Philosophy of Swami Vivekananda: India’s message to the world
A young man draped in a soothing saffron-coloured attire stunned the world, about a century ago, in Chicago with his profound thoughts on Hindutva. Since then his ideals and his philosophy have continued to inspire a whole generation of people around the world
Dr Vandana Mahajani
India is a land where many great men and women were born. Amongst them Swami Vivekananda’s name stands out as a great spiritual leader. His address at the Parliament of Religions at Chicago in 1893 opened the world to the glory of Vedanta. Though he lived only for thirty-nine years, he worked tirelessly to revive the glory of India.
PM Narendra Modi unveiling Swami Vivekananda’s statue in Malaysia (file photo) 
“This is the punya bhoomi, the land of karma”, declared Swami Vivekananda. There is not one race on this earth to which the world owes so much as to the patient Hindu.” He said that the word Hindu does not denote any one religion, but it was used to describe all the people who lived on the other side of Indus River. Thus people living in this region came to be called the Hindus. As the world progressed, great ideas were advanced. But for each idea to be accepted men had to fight to prove themselves superior. Each word of power had to be followed by groan of millions of people, wails of orphans and tears of widows. This is what other nations have taught. But India existed peacefully even before Greece and Rome became great empires. The Greeks and the Romans came and vanished, but Bharat remained forever. While the Romans and Greeks ruled the world, people shuddered. But today the same remain as a mass of ruins, the spiders weave cobwebs where Caesar ruled once.
The Vedanta contained all the wonderful, convincing, broadening, and ennobling ideas. It was the voice of God 
While speaking of his experience while on mission in America, Swamiji said that average American would know to which political party he belongs, but will not be able to tell much about his faith and religion. He found the opposite in India. People in rural India did not know much about politics, but could say quite a bit about their religion and faith. He declared that political greatness or military power was never the mission of our race and never shall be. But there has been another mission that has been given to us and that is to conserve, to preserve, to assimilate, as it were, into a dynamo, all the spiritual energy of the race and that concentrated energy is to pour forth in a deluge on the world, whenever circumstances are propitious.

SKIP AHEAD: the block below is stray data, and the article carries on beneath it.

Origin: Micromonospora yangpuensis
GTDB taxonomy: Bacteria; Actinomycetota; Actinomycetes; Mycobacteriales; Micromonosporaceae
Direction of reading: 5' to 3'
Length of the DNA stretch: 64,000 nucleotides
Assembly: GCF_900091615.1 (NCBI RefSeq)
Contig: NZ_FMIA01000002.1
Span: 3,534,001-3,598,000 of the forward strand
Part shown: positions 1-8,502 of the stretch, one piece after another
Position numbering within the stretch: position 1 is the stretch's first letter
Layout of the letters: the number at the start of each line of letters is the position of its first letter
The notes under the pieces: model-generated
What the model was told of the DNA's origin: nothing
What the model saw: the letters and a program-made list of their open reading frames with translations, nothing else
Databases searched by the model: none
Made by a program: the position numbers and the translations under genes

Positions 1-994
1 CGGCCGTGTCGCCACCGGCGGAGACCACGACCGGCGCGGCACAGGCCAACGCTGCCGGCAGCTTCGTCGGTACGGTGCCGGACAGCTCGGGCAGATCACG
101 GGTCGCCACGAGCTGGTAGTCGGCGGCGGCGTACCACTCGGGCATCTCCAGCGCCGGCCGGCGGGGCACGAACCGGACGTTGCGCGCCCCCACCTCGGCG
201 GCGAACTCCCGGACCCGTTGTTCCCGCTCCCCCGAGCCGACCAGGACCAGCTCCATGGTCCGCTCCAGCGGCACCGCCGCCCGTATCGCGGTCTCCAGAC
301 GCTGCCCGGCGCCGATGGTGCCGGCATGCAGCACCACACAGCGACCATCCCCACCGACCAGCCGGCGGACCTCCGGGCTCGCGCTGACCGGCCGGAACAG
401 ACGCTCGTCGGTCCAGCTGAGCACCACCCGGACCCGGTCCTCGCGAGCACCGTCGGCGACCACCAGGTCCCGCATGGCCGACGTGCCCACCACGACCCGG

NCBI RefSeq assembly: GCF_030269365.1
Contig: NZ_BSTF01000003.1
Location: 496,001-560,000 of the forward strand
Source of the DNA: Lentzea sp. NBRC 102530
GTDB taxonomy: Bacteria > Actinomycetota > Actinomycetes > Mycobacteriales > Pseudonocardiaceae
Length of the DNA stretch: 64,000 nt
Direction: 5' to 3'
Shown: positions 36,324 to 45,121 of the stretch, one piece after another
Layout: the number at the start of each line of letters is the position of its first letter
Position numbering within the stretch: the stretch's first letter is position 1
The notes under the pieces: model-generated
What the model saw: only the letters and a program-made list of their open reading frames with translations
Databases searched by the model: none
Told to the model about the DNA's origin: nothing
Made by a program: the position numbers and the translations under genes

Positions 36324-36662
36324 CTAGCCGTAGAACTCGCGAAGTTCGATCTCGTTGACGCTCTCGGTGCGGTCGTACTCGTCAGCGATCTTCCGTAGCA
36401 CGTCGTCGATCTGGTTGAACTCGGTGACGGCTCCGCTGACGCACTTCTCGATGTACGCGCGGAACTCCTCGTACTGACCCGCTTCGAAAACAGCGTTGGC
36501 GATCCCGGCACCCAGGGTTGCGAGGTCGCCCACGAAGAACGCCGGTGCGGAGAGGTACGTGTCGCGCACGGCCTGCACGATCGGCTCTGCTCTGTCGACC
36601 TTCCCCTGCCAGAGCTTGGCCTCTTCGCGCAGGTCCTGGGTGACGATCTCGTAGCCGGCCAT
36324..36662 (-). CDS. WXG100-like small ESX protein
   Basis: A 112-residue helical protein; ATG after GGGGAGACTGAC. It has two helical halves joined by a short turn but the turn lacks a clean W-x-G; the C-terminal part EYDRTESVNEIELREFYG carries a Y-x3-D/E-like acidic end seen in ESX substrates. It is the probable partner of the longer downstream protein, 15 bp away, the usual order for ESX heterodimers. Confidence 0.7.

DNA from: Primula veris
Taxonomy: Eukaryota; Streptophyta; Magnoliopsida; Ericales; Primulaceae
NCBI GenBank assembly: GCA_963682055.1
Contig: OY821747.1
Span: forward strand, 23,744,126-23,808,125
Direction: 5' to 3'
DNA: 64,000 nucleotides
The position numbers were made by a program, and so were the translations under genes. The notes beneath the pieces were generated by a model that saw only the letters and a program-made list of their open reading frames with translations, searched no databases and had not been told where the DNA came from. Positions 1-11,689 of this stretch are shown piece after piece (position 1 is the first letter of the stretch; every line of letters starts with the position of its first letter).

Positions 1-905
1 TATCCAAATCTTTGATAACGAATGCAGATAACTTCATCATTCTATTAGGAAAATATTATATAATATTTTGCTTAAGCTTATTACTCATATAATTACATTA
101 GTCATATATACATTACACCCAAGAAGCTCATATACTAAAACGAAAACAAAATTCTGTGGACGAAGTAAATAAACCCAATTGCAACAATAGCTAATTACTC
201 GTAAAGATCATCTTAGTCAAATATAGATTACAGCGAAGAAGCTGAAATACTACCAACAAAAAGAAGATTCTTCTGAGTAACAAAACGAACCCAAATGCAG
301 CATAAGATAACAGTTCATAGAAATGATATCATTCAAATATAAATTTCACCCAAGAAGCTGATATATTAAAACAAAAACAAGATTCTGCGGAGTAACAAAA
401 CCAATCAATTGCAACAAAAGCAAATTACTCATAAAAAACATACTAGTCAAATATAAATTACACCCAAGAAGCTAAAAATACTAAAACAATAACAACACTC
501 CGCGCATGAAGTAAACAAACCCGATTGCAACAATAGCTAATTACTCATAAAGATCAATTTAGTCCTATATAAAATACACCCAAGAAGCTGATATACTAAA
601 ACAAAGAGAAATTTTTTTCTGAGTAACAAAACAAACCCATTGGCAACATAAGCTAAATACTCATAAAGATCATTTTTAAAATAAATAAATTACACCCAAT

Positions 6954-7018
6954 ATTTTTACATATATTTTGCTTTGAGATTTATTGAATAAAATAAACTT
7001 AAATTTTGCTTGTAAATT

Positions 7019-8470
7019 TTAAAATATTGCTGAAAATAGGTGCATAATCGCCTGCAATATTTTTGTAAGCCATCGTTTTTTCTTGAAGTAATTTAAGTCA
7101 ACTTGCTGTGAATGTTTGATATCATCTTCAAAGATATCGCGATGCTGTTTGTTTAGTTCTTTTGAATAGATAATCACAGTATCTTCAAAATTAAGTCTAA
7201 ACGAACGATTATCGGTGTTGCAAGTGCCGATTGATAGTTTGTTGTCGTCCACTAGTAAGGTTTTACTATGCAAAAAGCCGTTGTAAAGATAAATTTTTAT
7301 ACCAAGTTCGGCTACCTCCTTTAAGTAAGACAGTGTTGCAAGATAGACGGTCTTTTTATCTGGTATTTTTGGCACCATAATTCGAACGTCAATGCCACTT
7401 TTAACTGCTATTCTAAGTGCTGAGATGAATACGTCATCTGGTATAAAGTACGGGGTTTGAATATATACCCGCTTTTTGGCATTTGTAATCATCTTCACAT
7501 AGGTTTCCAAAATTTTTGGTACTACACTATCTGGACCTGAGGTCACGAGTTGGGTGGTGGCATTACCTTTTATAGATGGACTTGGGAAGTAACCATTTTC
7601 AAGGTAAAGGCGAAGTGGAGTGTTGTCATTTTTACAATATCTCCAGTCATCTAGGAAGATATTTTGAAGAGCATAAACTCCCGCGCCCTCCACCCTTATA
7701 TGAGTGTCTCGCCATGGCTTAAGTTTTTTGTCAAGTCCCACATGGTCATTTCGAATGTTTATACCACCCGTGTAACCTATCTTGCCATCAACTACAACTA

Schopenhauer, the great German philosopher said, “In the whole world there is no study so beneficial and as elevating as that of the Upanishads. It has been the solace of my life, it will be the solace of my death.” This great German sage foretold that, “The world would see a revolution in thought more extensive and more powerful than that which was witnessed by the renaissance of Greek literature,” and today his predictions are coming true.
To many, Indian thought, Indian manners, Indian customs, Indian philosophy, Indian literature are repulsive at the first sight, but let them become familiar, let them read and persevere, let them become familiar with the great principals underlying these ideas and it is ninety nine percent of the time true that they will fall for its charm. Slow and silent has been the charm of this calm, patient, all suffering, spiritual race, upon the world of thought.
In India alone, man has not got up to fight to say that my religion is the superior one. It was in our old books that the infinite glory of the spirit of man governed the entire search for religion. The Vedanta contained all the wonderful, convincing, broadening, and ennobling ideas. It was the voice of God.
Change is constant. He said customs of one yuga have not been the customs of other yuga. They will change, Great Rishi’s have come and more will appear to guide us to the customs more suited to the new environments.
If we watch the growth and development of religions among races we find that each tribe had a God. Many tribes had many different Gods. We see this in Babylonian race and Jewish races. However, as the race for supremacy among tribes grew, so the most powerful race declared their God to be the greatest. Similar thing happened in India also. However, our good fortune was that there came a voice that declared “एकं सद्विप्रा बहुधा वदन्ति”—meaning “That which exists is one; sages call It by various names”. It is not that Shiv is superior to Vishnu, or any other name. The names may be different, but it is the same one. He urged people, “Above all others, my countrymen, this is the one grand truth that we have to teach the world.”
Our Prime Minister Shri Narendra Modi is a follower of Swami Vivekananda. His early life has been influenced by the life and works of this spiritual master. We see him work tirelessly for his people. When he says Hindu, this is exactly what he means. It is a way of life of the people of this country.
Time is just ripe. Let the world know that we stand united as one nation. Some may kneel towards the Kaba, others in church, still others at Buddhist temple, or I may worship in front of the Shiva linga, we must not forget that it is but ONE. He, to whom we are all worshipping. We must not hate one another over these differences, but come and unite together. It is this idea that forms the central fabric of our motherland. It flows in our literature also. Let us remember this “They call Thee by various names; Thou art One.”
(The writer is a Mumbai-based activist and associated with Vivekananda Kendra)